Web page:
James Holliday v. Wendy Kelley


PER CURIAM OPINION FILED - THE COURT: Diana E. Murphy, Morris S. Arnold and Jane Kelly (UNPUBLISHED) [4370436] [15-3622]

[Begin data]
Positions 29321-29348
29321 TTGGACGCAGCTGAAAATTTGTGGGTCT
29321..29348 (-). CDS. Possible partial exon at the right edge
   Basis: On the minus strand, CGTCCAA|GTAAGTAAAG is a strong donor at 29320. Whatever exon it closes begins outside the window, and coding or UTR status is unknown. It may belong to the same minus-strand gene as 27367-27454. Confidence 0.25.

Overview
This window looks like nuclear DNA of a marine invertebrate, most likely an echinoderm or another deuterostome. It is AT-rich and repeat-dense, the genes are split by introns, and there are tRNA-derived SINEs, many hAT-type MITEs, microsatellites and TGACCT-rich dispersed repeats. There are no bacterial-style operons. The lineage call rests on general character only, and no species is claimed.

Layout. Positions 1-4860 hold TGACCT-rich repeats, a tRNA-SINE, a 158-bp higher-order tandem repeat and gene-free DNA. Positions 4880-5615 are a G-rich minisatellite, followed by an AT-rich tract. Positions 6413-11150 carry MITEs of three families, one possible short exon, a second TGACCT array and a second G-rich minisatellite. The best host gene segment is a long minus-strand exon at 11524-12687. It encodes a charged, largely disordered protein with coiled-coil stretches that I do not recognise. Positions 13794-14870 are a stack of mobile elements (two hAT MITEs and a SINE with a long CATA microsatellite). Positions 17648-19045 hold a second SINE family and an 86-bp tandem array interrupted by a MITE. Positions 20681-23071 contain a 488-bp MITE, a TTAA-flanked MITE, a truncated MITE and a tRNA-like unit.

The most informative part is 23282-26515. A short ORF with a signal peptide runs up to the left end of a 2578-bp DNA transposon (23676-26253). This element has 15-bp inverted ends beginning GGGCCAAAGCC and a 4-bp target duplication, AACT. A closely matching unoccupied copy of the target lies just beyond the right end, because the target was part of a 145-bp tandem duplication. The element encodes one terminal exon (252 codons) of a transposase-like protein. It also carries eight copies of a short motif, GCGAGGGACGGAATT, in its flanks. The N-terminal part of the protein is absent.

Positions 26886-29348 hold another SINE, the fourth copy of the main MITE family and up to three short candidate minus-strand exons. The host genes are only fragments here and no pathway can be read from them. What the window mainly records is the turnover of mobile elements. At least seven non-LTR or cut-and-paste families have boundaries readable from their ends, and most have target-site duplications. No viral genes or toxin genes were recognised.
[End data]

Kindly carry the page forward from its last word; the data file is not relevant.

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United States Court of Appeals For the Eighth Circuit ___________________________ No. 15-3622 ___________________________ James A. Holliday lllllllllllllllllllll Plaintiff - Appellant v. Wendy Kelley, Director, Arkansas Department of Correction (originally named as Ray Hobbs) lllllllllllllllllllll Defendant - Appellee ____________ Appeal from United States District Court for the Eastern District of Arkansas - Pine Bluff ____________ Submitted: February 18, 2016 Filed: February 24, 2016 [Unpublished] ____________ Before MURPHY, ARNOLD, and KELLY, Circuit Judges. ____________ PER CURIAM. Arkansas prisoner James Holliday seeks to appeal following the district court’s order dismissing his 28 U.S.C. § 2254 petition as untimely, and denying a certificate of appealability (COA). We conclude that reasonable jurists would find debatable the correctness of the district court’s ruling, and whether the petition states a valid claim. Appellate Case: 15-3622 Page: 1 Date Filed: 02/24/2016 Entry ID: 4370436 See Slack v. McDaniel, 529 U.S. 473, 484 (2000) (COA requirements). We therefore grant Holliday’s motion to proceed in forma pauperis, and we grant his request for a COA. For the following reasons, we also reverse the dismissal. Holliday was convicted of the rape and sexual assault of his granddaughter. The victim’s testimony included that Holliday had vaginal intercourse with her. The victim also admitted that she had recanted her story more than once, and that she had frequently lied in the past. See Holliday v. State, 2010 Ark. App. 705 (Ark. Ct. App. 2010). After seeking relief in the Arkansas state courts, Holliday brought this section 2254 petition. In his petition, he asserted a claim of “actual innocence,” supported by the allegation that a “DNA Test Rape Kit” existed which showed that the victim was still a virgin, and demonstrated that he did not rape her. He further claimed that the state prosecutor introduced the victim’s testimony, knowing it to be false. With regard to his petition’s timeliness, he again reiterated that he was actually innocent of the charges, alleging that his granddaughter, whom he had adopted, had lied about the assault and rape in order to be able to move back to her mother’s home, a more permissive environment. Following the State’s response, the district court dismissed the petition, concluding that it was time-barred, that Holliday’s claims other than actual innocence were procedurally defaulted, and that his allegations were insufficient to meet the actual-innocence standard for overcoming procedural default and untimeliness. We find that the district court correctly concluded that Holliday’s section 2254 petition was untimely, as he did not file it, or any state proceeding that would toll the limitations period, within one year of the date his conviction became final. See 28 U.S.C. § 2244(d) (limitations period and tolling provisions). We conclude, however, that Holliday’s allegation that a DNA rape kit exists which would exonerate him might allow him to pursue his section 2254 petition notwithstanding its untimeliness, and might also excuse any procedural default. First, -2- Appellate Case: 15-3622 Page: 2 Date Filed: 02/24/2016 Entry ID: 4370436 giving Holliday’s pro se petition the benefit of liberal construction, his allegation can fairly be read to suggest that the DNA rape kit is evidence about which Holliday was previously unaware. The record is simply insufficient to reveal when Holliday learned about the DNA rape kit, and whether he was diligent in pursuing habeas relief once he became aware of it. Second, such evidence could support a conclusion that it is more likely than not that no reasonable juror would have convicted Holliday. See McQuiggin v. Perkins, 133 S. Ct. 1924, 1928, 1935 (2013) (new evidence of actual innocence may serve as gateway through which to overcome both procedural bar and limitations bar on initial federal habeas action; to establish gateway, petitioner must show that, in light of new evidence, it is more likely than not that no reasonable juror would have voted to convict him). Because questions remain as to when Holliday discovered the existence of the DNA rape kit, and what the effect of this evidence would have been on a reasonable juror, considering all the evidence at trial, see House v. Bell, 547 U.S. 518, 538 (2006) (describing assessment district court must make), we conclude that it is possible that Holliday can meet the actual-innocence gateway to overcome untimeliness and procedural default. We further conclude that his habeas petition asserts a valid constitutional claim that the state prosecutor introduced the victim’s testimony, knowing it to be false.1 Accordingly, we vacate the district court’s dismissal of Holliday’s section 2254 petition, and we remand for the district court to determine in the first instance when Holliday learned of the DNA rape kit, and the likely effect of the evidence on a reasonable juror. ______________________________ 1 Because the dismissal was based on procedural grounds, the district court never addressed the merits of this claim. We will not attempt to consider whether Holliday can make a showing of constitutional error which would warrant habeas relief. See Slack, 529 U.S. at 485 (noting that because only procedural matters were addressed, Court would not address merits of constitutional claim; matter would need to be addressed in further proceedings after remand). -3- Appellate Case: 15-3622 Page: 3 Date Filed: 02/24/2016 Entry ID: 4370436

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